Part 2 of Murphy Q&A: CBA vital for Packers

In Part 2 of our interview with Packers President Mark Murphy, we discuss possible labor unrest and the possibility the salary cap will disappear after the 2009 season.

Packers President Mark Murphy spent 20 minutes on Thursday talking to Packer Report publisher Bill Huber. One of the focuses of the interview was the brewing labor unrest.

Murphy, a former All-Pro safety with the Washington Redskins and assistant executive director of the NFL Players Association, knows the issues better than practically anyone. Unless there's a new collective bargaining agreement or the current one is extended in the next 12 months, this will be the last season without a salary cap and there's a possibility of a work stoppage when the CBA expires after 2010.

With that in mind, here is Part 2 of our interview. On Sunday, come back to Packer Report to see what Murphy has to say about general manager Ted Thompson and other on-the-field issues.

Bill Huber: We'll use this as a segue between the economy and the collective bargaining agreement. One question I've got from a lot of fans is this: Does a bad economy improve the chances of a resolution with the union or does it lessen the chances?

Mark Murphy: There's so much uncertainty with (NFLPA executive director) Gene Upshaw's passing. It's really hard to answer that. I'm still optimistic that we can still reach an agreement. We've got two more years before the agreement expires. Hopefully, there's enough time to work something out.

Bill Huber: I know you're limited in what you can discuss on the CBA. What is the status? Have there been any talks or any progress made, or is everything on hold with Gene's passing?

Mark Murphy: No, really, the next step will be when they name the next executive director. Everything will take place after that.

Bill Huber: To review, 2009 would be the last year with a salary cap, unless an extension or new agreement is worked out by when?

Mark Murphy: Yeah, 2010 would be an uncapped year. That would start at the end of the 2009 season.

Bill Huber: Not that you're a fortune teller, but do you think it will get to that?

Mark Murphy: It's really hard to tell. I'm still optimistic that we can reach an agreement.

Bill Huber: I know losing the cap would be bad for the teams, but the players would lose some things, too, in terms of free agency eligibility (six years to become an unrestricted free agent instead of four) and other things.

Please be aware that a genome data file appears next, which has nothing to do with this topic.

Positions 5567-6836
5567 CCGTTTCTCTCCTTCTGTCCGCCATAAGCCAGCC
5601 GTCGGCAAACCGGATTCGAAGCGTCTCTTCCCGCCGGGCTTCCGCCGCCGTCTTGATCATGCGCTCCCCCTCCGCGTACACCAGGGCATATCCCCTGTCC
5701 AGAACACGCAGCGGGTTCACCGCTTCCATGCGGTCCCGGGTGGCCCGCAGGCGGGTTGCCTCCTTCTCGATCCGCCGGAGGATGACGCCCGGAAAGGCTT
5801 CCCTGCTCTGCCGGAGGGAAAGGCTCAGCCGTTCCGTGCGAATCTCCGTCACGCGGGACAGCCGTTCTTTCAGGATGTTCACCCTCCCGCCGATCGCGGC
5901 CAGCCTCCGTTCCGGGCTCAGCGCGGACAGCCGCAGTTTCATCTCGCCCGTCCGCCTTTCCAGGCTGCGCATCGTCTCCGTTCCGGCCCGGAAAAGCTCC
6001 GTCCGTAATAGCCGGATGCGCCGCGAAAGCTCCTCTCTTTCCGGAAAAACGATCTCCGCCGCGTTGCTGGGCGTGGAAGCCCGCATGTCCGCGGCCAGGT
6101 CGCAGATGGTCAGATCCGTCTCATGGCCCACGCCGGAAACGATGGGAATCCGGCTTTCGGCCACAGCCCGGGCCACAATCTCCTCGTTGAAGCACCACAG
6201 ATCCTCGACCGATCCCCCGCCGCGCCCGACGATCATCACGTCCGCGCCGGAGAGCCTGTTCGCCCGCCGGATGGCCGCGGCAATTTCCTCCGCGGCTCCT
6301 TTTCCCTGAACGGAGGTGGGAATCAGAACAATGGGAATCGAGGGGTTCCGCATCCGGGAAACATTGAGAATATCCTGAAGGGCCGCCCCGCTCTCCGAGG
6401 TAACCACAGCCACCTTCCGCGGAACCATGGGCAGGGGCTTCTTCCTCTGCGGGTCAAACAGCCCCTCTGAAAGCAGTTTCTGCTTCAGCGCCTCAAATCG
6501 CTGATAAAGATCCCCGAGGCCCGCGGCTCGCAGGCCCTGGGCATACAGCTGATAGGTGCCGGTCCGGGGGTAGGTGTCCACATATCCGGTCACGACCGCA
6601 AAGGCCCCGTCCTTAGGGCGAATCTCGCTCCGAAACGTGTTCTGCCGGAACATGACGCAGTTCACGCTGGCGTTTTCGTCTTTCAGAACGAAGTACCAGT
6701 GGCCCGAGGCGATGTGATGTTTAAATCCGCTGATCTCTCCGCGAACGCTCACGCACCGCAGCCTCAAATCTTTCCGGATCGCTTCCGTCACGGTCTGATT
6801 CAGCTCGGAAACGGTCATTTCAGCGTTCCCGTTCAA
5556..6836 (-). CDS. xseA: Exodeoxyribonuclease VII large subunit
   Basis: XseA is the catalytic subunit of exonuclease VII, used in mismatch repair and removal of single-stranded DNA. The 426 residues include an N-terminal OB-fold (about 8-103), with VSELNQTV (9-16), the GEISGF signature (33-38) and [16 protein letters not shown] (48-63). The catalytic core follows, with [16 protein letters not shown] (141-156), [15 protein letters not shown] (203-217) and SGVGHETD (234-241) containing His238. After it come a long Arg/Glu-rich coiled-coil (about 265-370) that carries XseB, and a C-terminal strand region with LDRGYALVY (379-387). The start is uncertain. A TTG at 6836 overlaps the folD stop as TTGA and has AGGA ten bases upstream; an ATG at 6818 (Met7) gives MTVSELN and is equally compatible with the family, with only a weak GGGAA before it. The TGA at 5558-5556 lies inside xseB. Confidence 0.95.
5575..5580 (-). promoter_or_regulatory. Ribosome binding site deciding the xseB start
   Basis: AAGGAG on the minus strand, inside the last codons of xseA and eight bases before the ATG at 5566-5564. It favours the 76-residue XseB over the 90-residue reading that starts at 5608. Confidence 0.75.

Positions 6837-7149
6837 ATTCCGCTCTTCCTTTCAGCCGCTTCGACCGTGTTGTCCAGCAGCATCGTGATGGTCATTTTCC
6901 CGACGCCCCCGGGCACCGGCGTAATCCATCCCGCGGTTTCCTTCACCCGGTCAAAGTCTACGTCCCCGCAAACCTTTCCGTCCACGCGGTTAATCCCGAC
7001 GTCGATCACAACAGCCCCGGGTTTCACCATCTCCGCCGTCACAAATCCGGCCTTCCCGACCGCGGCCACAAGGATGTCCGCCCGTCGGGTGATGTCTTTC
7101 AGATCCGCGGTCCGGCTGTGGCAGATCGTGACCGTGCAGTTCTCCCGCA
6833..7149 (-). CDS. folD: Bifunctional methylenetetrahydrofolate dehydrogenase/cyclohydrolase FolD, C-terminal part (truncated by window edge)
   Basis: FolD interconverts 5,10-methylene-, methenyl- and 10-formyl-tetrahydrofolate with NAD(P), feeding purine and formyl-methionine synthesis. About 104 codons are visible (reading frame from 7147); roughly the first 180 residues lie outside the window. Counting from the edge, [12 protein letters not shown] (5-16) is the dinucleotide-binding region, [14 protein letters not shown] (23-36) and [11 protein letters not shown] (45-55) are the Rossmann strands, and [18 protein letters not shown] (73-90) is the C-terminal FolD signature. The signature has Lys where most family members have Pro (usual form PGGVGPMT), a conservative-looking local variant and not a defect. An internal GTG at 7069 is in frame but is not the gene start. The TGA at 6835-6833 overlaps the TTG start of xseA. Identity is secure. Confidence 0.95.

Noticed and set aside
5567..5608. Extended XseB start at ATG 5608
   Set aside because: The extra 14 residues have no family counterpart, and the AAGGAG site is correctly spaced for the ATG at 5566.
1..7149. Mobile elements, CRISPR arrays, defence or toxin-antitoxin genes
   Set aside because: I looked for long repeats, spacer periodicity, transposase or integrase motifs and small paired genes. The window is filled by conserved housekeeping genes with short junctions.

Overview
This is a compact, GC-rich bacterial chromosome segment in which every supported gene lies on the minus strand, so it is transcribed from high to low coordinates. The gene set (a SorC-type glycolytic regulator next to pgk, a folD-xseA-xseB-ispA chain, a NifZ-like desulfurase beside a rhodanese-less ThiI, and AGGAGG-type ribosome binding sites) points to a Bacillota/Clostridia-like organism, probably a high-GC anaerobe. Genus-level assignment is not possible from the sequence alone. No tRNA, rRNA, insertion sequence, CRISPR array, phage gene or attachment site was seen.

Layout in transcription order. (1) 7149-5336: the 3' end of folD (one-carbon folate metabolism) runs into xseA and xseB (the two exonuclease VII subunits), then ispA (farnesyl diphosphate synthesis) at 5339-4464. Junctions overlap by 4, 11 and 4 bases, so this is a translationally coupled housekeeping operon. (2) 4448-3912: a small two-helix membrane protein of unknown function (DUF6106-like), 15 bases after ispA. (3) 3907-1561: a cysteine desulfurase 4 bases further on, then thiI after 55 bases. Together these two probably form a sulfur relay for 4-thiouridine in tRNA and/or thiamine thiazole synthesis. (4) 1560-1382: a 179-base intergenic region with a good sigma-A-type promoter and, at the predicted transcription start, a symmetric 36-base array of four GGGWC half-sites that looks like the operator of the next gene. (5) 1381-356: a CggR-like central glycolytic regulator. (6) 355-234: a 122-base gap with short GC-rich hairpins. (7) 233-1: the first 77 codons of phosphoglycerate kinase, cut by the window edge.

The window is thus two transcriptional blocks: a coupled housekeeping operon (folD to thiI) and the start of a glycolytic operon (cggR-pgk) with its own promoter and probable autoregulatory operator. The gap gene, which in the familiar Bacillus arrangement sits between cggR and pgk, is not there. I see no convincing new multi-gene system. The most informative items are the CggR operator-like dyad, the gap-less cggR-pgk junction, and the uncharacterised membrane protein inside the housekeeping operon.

Mark Murphy: Absolutely, there's poison pills for both sides. It was really designed to encourage both sides to sit down and reach an agreement before they got to the end of it.

Bill Huber: If the cap disappears, is that what the Franchise Preservation Fund is for? There was $129 million in that after last fiscal-year.

Mark Murphy: Yeah, it's for any emergency. I think, whether it be a work stoppage or … I think that's the main thing, that we can preserve the organization through bad economic times or a work stoppage. I think the organization really showed some great foresight when they established it.

Bill Huber: How vital is a salary cap to the Packers? I know you generally rank in the top 12 in revenues, but you're kind of limited in other areas.

Mark Murphy: I think the combination of the salary cap and revenue sharing has worked well for us over time. I think it's worked well for the league. We've talked about the success the Packers have had over the last 17 years. Well, that ties in pretty closely. The salary cap system has been in place since 1993. We've really thrived under that, and I think it's important to the league.

Bill Huber: As far as revenue sharing goes, do the Jerry Jones of the NFL share your opinion that it's vital for the Packers and the rest of the league?

Mark Murphy: I think the majority of owners understand that the league needs to have a collective bargaining agreement in place that works for everybody. I think that's really the goal. It's got to be one that doesn't work only to the benefit of the owners or the players. I think what we've had over the years has been a system that's worked for the owners and the players, and the game has grown. So, I think we all want to see that.

Bill Huber: One thing that has been discussed by the commissioner is getting rid of two preseason games and having an 18-game regular season. Obviously, that would increase national revenues, but would that have any impact on team-produced revenue, considering you'd still have 10 home games?

Mark Murphy: Where you'd probably see increase revenue is from the TV package because TV, obviously, would much rather have two additional regular-season games. It gives you a little more flexibility in terms of some of the TV packages, like NFL Network. I think you can do a little more than maybe we've been able to do under the current system.

Bill Huber: Is that something the team supports?

Mark Murphy: It's something we're looking at as a league. There's a couple things driving it. I think there's a sense the preseason, with the way the game has changed and the way players train year-round, you don't need four preseason games to get ready for the season. And there's a chance to create some additional revenue that may be helpful when it comes to making a deal with the players.

Bill Huber is publisher of Packer Report and and has written for Packer Report since 1997. E-mail him at

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